Why you and your team are responsible for happiness at work

The new workplace is so much more different than our parents experienced. As geographical barriers broke down and the new technology driven generations entered the workforce, companies started focusing on intangible aspects of work. The shift was driven by these new generations that are in search for more than just a job. For example, Generation Z, that just started entering the workforce, places a high value on experiences.

With these changes, happiness at work became a topic of discussion, developing further the concept of employee engagement. Every aspect of life is filtered through personal emotions and jobs don’t shy away from this pattern. These new generations are projecting the same expectations both on their personal lives, as well as on their work lives. This is how happiness at work became a topic of interest for many companies.

Science did not manage to catch up on providing the formula for happiness.  The general perception, started a few years back, is that we are only happy if certain external factors play along with our expectations and desires.

However, recent research debunks that theory and comes up with two new conclusions:

  • External factors influence happiness on a short term level only. (source)
  • We can influence our own happiness by practicing gratitude, compassion, positivity. (source)

Happiness comes from within each and every one of us and no outside factor can influence us to be happy if we are already intrinsically unhappy.

In workplaces, we should understand that every employee is a unique individual, and that he/she has his/her own happiness drivers. Likewise, we can see teams as one individual as well. Then “happiness comes from within every individual” generates a new perspective for workplace happiness. It is up to the person the make himself/herself happy, and it is up to every person in the team, to work as a team on workplace happiness.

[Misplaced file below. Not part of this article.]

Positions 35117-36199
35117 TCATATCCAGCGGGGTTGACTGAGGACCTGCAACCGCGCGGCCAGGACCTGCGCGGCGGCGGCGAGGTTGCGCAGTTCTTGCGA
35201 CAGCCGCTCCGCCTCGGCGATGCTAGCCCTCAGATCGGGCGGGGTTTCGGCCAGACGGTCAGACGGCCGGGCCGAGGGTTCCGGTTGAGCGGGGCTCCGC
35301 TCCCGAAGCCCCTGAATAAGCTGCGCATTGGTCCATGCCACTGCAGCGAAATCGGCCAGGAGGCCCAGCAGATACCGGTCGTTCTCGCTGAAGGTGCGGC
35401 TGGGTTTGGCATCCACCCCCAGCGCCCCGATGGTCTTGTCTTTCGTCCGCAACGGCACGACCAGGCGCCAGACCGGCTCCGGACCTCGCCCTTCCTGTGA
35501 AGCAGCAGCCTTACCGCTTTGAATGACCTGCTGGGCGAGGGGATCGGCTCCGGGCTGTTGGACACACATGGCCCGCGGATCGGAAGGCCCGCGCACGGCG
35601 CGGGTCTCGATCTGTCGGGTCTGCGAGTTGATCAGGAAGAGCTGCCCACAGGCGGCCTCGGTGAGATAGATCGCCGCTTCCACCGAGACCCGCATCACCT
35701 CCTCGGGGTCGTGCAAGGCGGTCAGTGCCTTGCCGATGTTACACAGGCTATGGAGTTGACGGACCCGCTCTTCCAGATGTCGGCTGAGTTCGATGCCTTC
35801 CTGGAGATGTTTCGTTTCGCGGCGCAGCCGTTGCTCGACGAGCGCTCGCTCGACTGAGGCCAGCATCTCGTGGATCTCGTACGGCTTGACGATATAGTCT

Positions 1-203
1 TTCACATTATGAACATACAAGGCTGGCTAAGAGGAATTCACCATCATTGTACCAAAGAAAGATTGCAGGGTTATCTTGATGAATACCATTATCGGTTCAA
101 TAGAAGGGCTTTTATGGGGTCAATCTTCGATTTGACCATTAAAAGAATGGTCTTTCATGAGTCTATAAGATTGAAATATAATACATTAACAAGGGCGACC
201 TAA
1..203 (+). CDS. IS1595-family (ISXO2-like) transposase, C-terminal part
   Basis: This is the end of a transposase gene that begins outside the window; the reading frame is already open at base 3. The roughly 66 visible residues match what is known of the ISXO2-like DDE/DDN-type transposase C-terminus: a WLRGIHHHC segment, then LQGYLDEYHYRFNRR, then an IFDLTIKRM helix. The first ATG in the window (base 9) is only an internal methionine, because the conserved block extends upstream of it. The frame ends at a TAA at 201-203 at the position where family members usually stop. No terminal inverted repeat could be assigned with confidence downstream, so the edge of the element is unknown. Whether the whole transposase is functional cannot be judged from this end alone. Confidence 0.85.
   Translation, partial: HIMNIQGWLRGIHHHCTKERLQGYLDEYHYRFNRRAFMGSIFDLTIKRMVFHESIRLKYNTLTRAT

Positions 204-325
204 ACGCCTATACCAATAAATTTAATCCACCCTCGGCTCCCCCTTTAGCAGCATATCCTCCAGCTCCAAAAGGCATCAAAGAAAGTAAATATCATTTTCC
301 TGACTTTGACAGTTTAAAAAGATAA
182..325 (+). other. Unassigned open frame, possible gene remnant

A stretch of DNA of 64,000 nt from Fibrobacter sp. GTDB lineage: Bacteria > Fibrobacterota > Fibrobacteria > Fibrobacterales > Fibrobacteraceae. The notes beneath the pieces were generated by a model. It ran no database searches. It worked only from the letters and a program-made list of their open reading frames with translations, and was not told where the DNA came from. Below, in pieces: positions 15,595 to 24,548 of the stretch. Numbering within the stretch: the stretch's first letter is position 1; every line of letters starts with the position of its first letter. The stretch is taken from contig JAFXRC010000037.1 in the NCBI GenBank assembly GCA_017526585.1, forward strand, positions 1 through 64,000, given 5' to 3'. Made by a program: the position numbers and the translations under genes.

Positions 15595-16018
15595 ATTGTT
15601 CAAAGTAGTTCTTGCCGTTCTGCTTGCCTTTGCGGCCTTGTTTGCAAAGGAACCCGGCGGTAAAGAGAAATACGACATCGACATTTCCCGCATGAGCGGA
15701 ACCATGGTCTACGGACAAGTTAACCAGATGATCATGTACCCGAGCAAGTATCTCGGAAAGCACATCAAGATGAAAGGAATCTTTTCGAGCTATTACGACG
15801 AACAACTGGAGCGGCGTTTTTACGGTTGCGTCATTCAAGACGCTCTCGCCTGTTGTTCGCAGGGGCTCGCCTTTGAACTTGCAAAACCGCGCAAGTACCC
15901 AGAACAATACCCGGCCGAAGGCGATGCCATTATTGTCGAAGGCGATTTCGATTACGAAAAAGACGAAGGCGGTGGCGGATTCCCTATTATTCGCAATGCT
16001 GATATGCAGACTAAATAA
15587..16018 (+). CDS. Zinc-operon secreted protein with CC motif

If we are to create a plan for happiness at work and assign responsibility, then it comes down to only one person.  That person is YOU. Your happiness is your responsibility. And “you” are both yourself, and your team.

The simple happiness at work action plan

Step one: work and focus on your happiness as an individual

First you need to identify what your internal requirements for happiness are. Go through a few memory exercises and think of the moments when you felt good at work. What triggered that feeling? Your interactions with colleagues? A project you worked on? The fact that your boss congratulated you for an achievement? The fact that the company is involved in something that you believe in and you feel like you are making a difference?

Step two: work and focus on your happiness as a team

Having the personal happiness nailed down, align all these together with the team. Is the team getting positive energy and happy moments from the projects they work on? Or maybe from the spirit of friendship that is within the team? Or is it the achievements?

6 ways we can take this responsibility on our shoulders

Instead of waiting for others to step in and make our day, there are a few small things that we should do and others we shouldn’t.  These are the things that affect our perception of our workplaces and focus us in the wrong direction. In just one advice: practice positivity. How?

1. Happiness is not as conditional as you may think. Don’t measure happiness by “if I have that, then I am happy” or “If X happens, then I will feel good”

We tend to emphasize such conditional equations on both our personal and professional lives. The simple mistakes we do can look like: “If I get a promotion, then I am happy”, “If I get a raise, then I am happy”. But, more often than ever, the happiness we expected to have when the “if” happens only lasts for a few days. As detailed earlier, external factors influence us for very short periods of time.

The “if…then…” strategy doesn’t generate happiness. We need to understand the deeper reason and achieve it without the condition attached. E.g. when thinking of a promotion as a happiness driver, we are not aching for the job title or the promotion, but for the recognition we believe will come with the new title, or the responsibilities and challenges. But recognition can come by getting involved in a side project at work, or even outside of work. Same way, challenges and responsibilities can be found in our current job or involvement in other areas of our work. A promotion does not really mean getting any of these anyway./A promotion in itself doesn’t guarantee you a sense of fulfillment or recognition.